Rockford committing resources to help victims of sexual exploitation

Local News

ROCKFORD, Ill. (WTVO) — Advocates in Rockford are trying to raise awareness of an issue that impacts almost every community in America, but is rarely talked about: the victims of sexual exploitation.

According to the City of Rockford, more than 40% of violent crime is attributed to domestic violence, but advocates say violence caused by the sex trade is also impacting the community.

According to the Mayor’s Office on Domestic Violence and Human Trafficking Prevention, in 2016, Illinois ranked 8th in the United States for reported human trafficking cases, with Rockford ranking 2nd in the state, behind Chicago.

“We want to talk about what human trafficking is and what it’s not,” said Jennifer Cacciapaglia, executive director.

“So often, we think it’s someone being taken or kidnapped someplace,” she said.

Cacciapaglia, a founder of the Rockford Alliance Against Sexual Exploitation, says people are often coerced into labor or prostitution.

“It’s very important for us, as a community, to recognize what human trafficking is, so we can respond to it and spot it, quickly,” she said, adding that sex workers are often coerced into the lifestyle.

“The reality is, the vast majority of survivors in our community, if not all of them, are really groomed through the process of relationship-building. It would take several weeks and months-long process to build a relationship with someone,” she said, speaking of the relationship between a sex worker and the person who recruits them.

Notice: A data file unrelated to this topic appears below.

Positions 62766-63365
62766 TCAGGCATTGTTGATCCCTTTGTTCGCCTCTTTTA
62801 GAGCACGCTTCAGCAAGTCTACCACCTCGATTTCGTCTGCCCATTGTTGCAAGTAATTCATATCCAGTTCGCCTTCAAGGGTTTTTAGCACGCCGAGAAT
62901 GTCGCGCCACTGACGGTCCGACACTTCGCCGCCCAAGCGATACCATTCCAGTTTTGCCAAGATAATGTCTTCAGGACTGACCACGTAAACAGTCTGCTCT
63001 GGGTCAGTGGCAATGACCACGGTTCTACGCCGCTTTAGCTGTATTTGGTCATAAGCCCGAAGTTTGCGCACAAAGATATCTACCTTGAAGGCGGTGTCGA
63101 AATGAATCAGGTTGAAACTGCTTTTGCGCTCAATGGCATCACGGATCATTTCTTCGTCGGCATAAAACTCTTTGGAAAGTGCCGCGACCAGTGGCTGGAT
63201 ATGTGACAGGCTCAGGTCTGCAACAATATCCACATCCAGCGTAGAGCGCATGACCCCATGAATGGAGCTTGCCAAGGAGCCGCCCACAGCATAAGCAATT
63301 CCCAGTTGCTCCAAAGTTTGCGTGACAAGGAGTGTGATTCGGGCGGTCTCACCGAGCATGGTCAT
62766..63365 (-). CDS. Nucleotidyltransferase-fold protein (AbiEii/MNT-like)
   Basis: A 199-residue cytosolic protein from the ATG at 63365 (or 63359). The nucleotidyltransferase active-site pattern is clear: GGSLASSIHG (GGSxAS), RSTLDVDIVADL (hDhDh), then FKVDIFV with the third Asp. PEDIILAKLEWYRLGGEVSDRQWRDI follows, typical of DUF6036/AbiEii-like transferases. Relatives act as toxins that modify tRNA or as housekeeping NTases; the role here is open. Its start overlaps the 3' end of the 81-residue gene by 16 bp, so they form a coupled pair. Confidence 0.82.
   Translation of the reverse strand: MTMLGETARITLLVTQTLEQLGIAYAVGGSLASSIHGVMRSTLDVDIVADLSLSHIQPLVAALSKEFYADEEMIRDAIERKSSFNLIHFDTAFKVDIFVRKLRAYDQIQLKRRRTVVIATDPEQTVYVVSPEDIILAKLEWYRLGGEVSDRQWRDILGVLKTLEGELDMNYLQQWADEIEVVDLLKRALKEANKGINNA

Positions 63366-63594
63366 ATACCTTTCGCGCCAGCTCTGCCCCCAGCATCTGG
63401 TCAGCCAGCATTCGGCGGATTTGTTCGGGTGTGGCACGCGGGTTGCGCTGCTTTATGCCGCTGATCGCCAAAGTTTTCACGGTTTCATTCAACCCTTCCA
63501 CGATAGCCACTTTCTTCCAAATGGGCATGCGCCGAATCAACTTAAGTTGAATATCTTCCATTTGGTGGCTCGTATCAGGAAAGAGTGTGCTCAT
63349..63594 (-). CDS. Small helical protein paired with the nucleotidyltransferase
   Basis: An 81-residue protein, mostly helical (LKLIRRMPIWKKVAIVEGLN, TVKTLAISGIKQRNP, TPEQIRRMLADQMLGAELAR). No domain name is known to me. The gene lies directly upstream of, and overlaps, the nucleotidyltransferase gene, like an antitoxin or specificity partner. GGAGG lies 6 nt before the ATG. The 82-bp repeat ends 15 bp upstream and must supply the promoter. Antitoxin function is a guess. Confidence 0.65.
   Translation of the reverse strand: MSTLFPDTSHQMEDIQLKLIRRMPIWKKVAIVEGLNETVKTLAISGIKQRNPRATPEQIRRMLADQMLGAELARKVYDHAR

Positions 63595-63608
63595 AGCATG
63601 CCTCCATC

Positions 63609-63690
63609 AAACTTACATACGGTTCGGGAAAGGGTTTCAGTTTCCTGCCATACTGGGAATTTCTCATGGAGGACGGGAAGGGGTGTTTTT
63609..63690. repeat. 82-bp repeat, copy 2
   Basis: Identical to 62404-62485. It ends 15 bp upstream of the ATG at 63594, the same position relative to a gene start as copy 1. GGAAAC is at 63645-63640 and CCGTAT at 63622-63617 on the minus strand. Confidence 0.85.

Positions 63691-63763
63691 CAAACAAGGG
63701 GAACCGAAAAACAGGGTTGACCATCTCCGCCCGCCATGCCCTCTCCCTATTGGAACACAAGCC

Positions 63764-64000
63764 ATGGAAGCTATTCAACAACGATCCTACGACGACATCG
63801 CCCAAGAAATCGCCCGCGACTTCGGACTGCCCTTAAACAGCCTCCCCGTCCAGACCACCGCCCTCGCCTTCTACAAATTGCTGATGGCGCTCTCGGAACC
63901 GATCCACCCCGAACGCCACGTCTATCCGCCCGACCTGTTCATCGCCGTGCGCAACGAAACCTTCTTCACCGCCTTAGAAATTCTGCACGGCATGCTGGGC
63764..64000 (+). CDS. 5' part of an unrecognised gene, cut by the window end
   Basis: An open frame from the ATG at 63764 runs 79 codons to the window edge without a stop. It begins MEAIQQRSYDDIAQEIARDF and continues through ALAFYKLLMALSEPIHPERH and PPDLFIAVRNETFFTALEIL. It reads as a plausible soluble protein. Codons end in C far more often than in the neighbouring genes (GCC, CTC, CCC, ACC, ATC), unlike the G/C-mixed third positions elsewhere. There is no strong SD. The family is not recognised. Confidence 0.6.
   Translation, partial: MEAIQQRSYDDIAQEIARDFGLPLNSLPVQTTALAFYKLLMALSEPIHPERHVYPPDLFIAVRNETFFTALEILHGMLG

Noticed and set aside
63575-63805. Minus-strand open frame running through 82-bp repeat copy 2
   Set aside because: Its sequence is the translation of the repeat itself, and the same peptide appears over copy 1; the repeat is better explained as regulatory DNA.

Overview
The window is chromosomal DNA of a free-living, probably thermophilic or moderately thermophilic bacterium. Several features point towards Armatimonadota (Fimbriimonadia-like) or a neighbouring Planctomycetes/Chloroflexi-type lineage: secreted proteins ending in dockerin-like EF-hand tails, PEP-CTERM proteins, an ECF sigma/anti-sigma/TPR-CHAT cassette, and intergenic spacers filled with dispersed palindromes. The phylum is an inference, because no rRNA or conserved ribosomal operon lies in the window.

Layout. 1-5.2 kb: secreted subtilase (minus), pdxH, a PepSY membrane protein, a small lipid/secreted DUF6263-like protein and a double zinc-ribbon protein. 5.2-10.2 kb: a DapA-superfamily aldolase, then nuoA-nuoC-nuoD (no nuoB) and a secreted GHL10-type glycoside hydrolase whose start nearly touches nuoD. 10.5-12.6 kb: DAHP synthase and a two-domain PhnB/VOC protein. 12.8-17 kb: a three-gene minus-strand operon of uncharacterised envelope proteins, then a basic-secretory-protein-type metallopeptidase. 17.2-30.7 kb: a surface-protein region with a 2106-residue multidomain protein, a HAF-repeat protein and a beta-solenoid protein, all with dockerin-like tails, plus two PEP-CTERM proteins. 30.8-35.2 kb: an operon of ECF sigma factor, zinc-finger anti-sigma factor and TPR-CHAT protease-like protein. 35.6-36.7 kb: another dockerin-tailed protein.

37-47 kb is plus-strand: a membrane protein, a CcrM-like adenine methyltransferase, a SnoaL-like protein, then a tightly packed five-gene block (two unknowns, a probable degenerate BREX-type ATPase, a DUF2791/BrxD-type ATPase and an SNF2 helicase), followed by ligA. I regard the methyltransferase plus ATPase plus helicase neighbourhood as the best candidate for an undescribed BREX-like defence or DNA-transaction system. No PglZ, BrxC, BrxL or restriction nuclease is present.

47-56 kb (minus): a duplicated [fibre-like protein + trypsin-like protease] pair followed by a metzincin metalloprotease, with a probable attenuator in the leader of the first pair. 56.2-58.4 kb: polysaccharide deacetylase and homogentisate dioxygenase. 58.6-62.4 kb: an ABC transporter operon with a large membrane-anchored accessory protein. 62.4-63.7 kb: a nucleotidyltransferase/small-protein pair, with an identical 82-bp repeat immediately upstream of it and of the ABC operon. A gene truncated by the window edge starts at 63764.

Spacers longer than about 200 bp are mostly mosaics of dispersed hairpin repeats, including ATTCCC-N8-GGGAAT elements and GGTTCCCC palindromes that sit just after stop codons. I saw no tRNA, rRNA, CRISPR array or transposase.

She added that Rockford offers help for sex workers trying to escape their plight.

“We know, anecdotally, that we see survivors expressing trafficking situations regularly, in the Family Peace Center. Right now, we have…36 clients who present as human trafficking survivors,” she said.

“I think it’s fair to say, as we continue to build the process to identify and investigate and respond to this crime we are going to continue to see more survivors come forth,” she continued.

Caccipaglia says it would take a concerted effort from the entire community to combat the root causes of prostitution, and she’s optimistic it can be done.

“The good news is this community has the resources. This community can end this period. It’s going to take a community outcry, and it’s going to take shifts in priorities, but we can do it,” she said.

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